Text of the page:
Monday, October 22, 2007

Response from Durbin

Canned, of course. You'll notice that it doesn't address the key point, although I suspect that his is not one of the votes we have to worry too much about:

Dear Dr. and Mrs. drmagoo:

Thank you for your message regarding the surveillance of American
citizens by the National Security Agency (NSA). I appreciate hearing
from you on this important issue and share your concerns.

Protecting both the security and the freedom of the American people is
among my highest priorities. I share an obligation with my fellow
senators to ensure that the federal government protects and defends the
people of the United States while preserving the civil liberties that
have helped make the United States the greatest and most enduring
democracy in the world.

President Bush has stated that he authorized the NSA to conduct
warrantless electronic surveillance of communications made by American
citizens living within the United States. At the time of the
President's authorization, the Foreign Intelligence Surveillance Act
(FISA) required the government to seek a warrant from a special court in
order to conduct electronic surveillance of communications between
American citizens and anyone outside the country. The NSA did not
obtain approval from the FISA court or from any other court before
initiating its domestic surveillance program.

For most of its existence, the NSA's program has operated without
meaningful oversight. Few members of Congress were briefed about the
program until its existence was revealed by the media, and those members
were sworn to secrecy. The majority of the members of Congress still
have not been fully briefed about the program's operational details.
The Administration has also shut down its own Department of Justice
internal investigation into the NSA's program. In essence, the
Administration has attempted to operate this program without any
supervision or oversight. The lack of a mechanism for correcting
potential abuses in the program undermines our Constitutional system of
checks and balances and raises serious concerns about the possibility of
excessive intrusion.

In addition to the disclosure of the NSA's domestic wiretapping program,
it has been alleged that the NSA has undertaken a massive effort to
gather the telephone records of tens of millions of innocent Americans
into a searchable database. Again, this program has been conducted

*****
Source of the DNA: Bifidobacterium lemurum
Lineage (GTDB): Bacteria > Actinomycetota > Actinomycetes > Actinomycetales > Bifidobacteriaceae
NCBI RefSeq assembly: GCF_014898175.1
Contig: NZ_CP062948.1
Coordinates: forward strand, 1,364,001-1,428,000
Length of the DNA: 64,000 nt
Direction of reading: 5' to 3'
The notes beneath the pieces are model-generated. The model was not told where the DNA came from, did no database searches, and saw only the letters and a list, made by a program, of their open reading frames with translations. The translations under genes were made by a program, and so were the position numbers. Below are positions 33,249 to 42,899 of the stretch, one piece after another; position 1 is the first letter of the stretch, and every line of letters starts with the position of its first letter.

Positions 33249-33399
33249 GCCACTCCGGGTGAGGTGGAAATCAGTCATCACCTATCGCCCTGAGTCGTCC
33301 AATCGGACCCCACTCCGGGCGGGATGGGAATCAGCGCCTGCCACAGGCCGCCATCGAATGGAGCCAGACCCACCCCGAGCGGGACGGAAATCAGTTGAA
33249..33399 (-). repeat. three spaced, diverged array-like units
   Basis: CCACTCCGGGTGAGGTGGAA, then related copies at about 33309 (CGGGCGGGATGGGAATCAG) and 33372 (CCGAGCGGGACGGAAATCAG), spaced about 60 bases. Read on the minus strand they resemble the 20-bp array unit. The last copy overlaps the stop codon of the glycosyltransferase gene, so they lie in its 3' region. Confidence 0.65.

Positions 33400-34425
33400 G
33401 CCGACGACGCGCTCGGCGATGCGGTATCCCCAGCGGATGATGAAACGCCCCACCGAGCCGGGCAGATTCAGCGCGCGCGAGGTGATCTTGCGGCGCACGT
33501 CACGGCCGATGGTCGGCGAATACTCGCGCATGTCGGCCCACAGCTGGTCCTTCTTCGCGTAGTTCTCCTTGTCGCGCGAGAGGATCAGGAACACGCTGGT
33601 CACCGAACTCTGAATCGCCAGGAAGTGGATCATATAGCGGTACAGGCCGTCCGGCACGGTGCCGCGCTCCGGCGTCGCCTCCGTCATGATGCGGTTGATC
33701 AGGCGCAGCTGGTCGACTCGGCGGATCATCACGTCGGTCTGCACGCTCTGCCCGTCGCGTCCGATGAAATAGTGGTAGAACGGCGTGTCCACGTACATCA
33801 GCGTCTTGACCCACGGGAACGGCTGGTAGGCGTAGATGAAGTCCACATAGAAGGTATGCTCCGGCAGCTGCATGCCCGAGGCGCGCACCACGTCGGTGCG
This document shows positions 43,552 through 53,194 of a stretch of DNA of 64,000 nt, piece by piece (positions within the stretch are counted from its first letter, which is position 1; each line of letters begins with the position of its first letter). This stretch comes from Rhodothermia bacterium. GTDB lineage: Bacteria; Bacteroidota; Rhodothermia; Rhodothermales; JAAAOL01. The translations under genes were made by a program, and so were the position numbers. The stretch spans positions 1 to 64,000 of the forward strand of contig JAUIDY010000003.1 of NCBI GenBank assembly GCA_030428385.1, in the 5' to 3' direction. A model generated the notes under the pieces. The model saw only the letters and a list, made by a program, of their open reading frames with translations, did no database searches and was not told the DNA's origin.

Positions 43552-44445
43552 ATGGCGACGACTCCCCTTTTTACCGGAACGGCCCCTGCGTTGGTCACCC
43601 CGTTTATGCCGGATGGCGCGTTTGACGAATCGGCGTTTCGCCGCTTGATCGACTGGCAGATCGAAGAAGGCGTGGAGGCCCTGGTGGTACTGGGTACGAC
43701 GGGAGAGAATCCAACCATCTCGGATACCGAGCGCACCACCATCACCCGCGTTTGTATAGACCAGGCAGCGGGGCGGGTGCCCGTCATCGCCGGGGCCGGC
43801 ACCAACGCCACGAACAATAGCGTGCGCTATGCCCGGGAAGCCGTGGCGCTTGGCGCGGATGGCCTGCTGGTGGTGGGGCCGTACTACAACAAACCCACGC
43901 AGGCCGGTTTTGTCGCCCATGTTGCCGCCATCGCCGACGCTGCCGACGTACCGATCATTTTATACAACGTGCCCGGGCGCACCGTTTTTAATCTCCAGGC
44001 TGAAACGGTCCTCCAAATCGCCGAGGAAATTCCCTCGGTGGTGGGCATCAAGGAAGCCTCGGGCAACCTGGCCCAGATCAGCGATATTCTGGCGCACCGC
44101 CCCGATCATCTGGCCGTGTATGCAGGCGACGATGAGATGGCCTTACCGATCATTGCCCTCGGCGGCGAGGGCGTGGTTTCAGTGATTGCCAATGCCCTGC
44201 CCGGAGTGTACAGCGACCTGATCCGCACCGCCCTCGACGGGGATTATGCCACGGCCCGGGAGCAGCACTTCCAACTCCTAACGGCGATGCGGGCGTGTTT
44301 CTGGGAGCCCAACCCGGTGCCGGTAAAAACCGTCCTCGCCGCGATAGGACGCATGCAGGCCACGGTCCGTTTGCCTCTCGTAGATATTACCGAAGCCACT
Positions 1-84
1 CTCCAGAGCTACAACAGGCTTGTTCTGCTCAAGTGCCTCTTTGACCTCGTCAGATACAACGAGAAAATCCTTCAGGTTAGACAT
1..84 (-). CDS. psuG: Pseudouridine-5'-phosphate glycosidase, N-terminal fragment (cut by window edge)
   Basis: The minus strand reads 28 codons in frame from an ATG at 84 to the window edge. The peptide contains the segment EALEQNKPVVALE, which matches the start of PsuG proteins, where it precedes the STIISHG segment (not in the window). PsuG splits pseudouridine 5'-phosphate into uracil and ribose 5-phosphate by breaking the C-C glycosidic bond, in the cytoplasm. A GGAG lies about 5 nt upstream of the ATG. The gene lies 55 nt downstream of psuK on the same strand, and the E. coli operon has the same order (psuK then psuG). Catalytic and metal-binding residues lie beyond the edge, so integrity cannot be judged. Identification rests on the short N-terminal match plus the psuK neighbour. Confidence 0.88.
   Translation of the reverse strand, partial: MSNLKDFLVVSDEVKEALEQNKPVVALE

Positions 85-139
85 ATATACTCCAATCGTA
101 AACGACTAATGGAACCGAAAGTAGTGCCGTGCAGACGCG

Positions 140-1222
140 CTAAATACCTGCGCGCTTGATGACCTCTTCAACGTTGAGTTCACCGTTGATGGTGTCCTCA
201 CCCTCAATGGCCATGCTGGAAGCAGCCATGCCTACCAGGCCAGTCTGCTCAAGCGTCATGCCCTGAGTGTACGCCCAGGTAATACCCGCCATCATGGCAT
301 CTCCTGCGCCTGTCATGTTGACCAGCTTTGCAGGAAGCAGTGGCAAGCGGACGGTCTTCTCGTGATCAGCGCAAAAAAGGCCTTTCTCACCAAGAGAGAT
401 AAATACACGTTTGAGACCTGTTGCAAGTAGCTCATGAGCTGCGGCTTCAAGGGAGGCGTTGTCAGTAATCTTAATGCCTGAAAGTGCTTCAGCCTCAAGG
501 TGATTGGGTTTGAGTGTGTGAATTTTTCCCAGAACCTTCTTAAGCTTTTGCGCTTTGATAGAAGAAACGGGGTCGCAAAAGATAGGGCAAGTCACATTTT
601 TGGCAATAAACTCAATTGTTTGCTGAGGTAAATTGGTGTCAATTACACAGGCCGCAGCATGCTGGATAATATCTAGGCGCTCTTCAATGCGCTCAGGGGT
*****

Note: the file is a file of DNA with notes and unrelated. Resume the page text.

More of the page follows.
without court approval or Congressional oversight.

The Senate Judiciary Committee has issued subpoenas to the Justice
Department, the White House, the Office of the Vice President, and the
National Security Council for documents relating to the legal
justification for the NSA's warrantless surveillance program. Although
Senator Patrick Leahy of Vermont, the chairman of the committee, has
extended the deadline for subpoena compliance on two separate occasions,
the Administration has failed to comply.

Congress has tried to work with Administration officials to update FISA
in light of technological advances in communications. Too often,
however, the Administration has taken advantage of the program's secrecy
in its negotiations with Congress. In August 2007, the Administration
proposed a bill to amend FISA. I believe the bill provided too much
opportunity for excessive intrusion and potential abuse by the NSA and
other intelligence officials. I voted against the measure, as did
Chairman Leahy and the Intelligence Committee Chairman, Senator Jay
Rockefeller of West Virginia. Nonetheless, Congress passed the bill and
the President signed it into law. Fortunately, the law will expire six
months after the date it was signed.

When the President and his Administration order actions such as the
surveillance of American citizens, these actions must be conducted in a
manner consistent with the rule of law and the Constitution's commitment
to civil liberties. I am deeply concerned about the manner in which the
Executive Branch has initiated and conducted the NSA surveillance

I will continue to work to ensure that government surveillance of
American citizens is conducted in a manner consistent with the
Constitution, the rule of law, and our security needs.

Thank you again for sharing your views on this issue with me.


Richard J. Durbin
United States Senator


P.S. If you are ever visiting Washington, please feel free to join
Senator Obama and me at our weekly constituent coffee. When the Senate
is in session, we provide coffee and donuts every Thursday at 8:30 a.m.
as we hear what is on the minds of Illinoisans and respond to your
questions. We would welcome your participation. Please call my D.C.
office for more details.

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